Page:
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Model Predicts Traffic Accidents Before They Occur Using Artificial Intelligence

Trained with historical crash data, road map inputs, satellite imagery and GPS location, a sophisticated AI model can now prepare high-resolution crash mapping that researchers say will lead to safer roads.
MIT Car Crash Data Model 8 photos
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The connected matrix of concrete and asphalt and road-related advancements such as GPS map apps, cameras and driver assistance tech now alert drivers to potentially dangerous collisions, but data for safety measures has lagged behind.

MIT’s Computer Science and Artificial Intelligence Laboratory (CSAIL) and the Qatar Center for Artificial Intelligence have now developed a “deep learning model” capable of predicting traffic patterns with high-resolution “crash risk” maps.

The system uses data to predict the expected number of crashes over a period of time to help identify high-risk areas and even predict future crashes.

The dataset the researchers used came from occurrences that happened within an area of more than 7,500 square kilometers from Los Angeles, New York City, Chicago and Boston. Among those four cities, the data suggests that L.A. was the most unsafe and suffered the highest crash density. In order, the least safe areas for crashes behind Los Angeles were New York City, Chicago, and Boston.

Before now, risk maps could only collect data points over areas in the hundreds of meters. The new maps contain 5×5 meter grid cells to provide more granular detail.

Songtao He, a lead author on this paper, says that by capturing the underlying risk distribution that determines the probability of future crashes at all places, and without any historical data, researchers can plot safer routes. He says this kind of detail and mapping will let auto insurance companies provide “customized insurance” plans based on driving patterns.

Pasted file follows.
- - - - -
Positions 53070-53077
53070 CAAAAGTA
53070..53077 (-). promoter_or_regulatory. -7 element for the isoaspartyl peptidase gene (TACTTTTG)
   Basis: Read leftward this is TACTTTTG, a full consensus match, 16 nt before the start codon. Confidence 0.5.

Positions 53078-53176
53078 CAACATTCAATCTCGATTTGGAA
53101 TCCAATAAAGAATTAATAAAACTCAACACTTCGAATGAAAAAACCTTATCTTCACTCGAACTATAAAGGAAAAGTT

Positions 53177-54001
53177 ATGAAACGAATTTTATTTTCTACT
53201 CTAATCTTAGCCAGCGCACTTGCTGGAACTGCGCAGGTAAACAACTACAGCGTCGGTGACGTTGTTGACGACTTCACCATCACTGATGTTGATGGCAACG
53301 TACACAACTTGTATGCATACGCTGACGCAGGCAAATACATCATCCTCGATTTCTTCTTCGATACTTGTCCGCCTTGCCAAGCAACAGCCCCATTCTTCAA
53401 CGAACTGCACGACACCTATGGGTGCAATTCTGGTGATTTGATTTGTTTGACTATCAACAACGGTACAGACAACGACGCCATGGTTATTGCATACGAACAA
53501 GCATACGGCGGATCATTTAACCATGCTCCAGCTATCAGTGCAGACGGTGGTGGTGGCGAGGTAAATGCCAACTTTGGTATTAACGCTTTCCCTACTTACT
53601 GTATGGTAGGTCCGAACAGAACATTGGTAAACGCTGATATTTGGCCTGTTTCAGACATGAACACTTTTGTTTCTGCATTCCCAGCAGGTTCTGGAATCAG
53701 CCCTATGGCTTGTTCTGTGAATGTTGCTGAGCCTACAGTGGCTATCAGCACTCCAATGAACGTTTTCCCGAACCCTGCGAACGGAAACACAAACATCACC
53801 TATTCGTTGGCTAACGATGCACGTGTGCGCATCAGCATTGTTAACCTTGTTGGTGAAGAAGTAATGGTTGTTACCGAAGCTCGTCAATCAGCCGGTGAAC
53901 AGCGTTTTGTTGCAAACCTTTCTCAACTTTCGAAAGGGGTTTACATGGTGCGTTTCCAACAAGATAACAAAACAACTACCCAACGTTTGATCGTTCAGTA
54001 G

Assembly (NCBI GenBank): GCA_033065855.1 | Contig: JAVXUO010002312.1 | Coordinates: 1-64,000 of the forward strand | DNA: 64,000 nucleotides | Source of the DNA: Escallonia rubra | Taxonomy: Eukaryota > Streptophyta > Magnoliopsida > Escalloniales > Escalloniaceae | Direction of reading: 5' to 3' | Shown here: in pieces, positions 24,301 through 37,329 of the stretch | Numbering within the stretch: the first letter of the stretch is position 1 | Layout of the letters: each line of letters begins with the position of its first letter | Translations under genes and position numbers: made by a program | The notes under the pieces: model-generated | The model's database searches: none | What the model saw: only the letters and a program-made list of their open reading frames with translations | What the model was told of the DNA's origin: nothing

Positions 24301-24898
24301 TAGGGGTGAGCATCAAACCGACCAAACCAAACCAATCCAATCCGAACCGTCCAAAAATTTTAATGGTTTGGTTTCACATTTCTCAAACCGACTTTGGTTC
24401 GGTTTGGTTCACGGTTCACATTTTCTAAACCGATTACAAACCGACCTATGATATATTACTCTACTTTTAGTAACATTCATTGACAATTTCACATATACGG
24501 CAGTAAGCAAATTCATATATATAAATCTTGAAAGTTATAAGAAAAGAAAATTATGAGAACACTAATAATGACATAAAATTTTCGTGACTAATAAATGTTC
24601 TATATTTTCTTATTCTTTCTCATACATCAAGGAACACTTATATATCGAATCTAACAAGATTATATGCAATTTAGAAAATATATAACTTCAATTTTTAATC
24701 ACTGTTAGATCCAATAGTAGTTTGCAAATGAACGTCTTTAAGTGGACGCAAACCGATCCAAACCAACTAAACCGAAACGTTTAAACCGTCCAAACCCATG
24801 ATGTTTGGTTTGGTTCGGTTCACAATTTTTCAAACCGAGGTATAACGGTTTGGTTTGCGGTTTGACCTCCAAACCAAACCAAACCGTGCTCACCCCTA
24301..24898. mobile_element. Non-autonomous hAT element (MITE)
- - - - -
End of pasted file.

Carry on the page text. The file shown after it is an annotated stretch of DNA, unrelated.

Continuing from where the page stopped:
The researchers say car accidents consume some 3 percent of the world’s total GDP and are currently the leading cause of death in children and young adults.

Scientists used crash locations and data from 2017 and 2018, and then tested the AI results against those occurrences to predict crashes in 2019 and 2020. The researchers say certain locations were identified as “high-risk” even though those areas showed no recorded crashes.

“Our model can generalize from one city to another by combining multiple clues from seemingly unrelated data sources. This is a step toward general AI, because our model can predict crash maps in uncharted territories. The model can be used to infer a useful crash map even in the absence of historical crash data, which could translate to positive use for city planning and policymaking by comparing imaginary scenarios,” says a lead scientist from Qatar Computing Research Institute (QCRI) Amin Sadeghi, another lead author of the paper.

He adds that if drivers can use the risk map to identify potentially high-risk road segments, they can use apps like Waze, Google Maps and Apple Maps to avoid those areas ahead of crashes.

Editor's note: This article was not sponsored or supported by a third-party.


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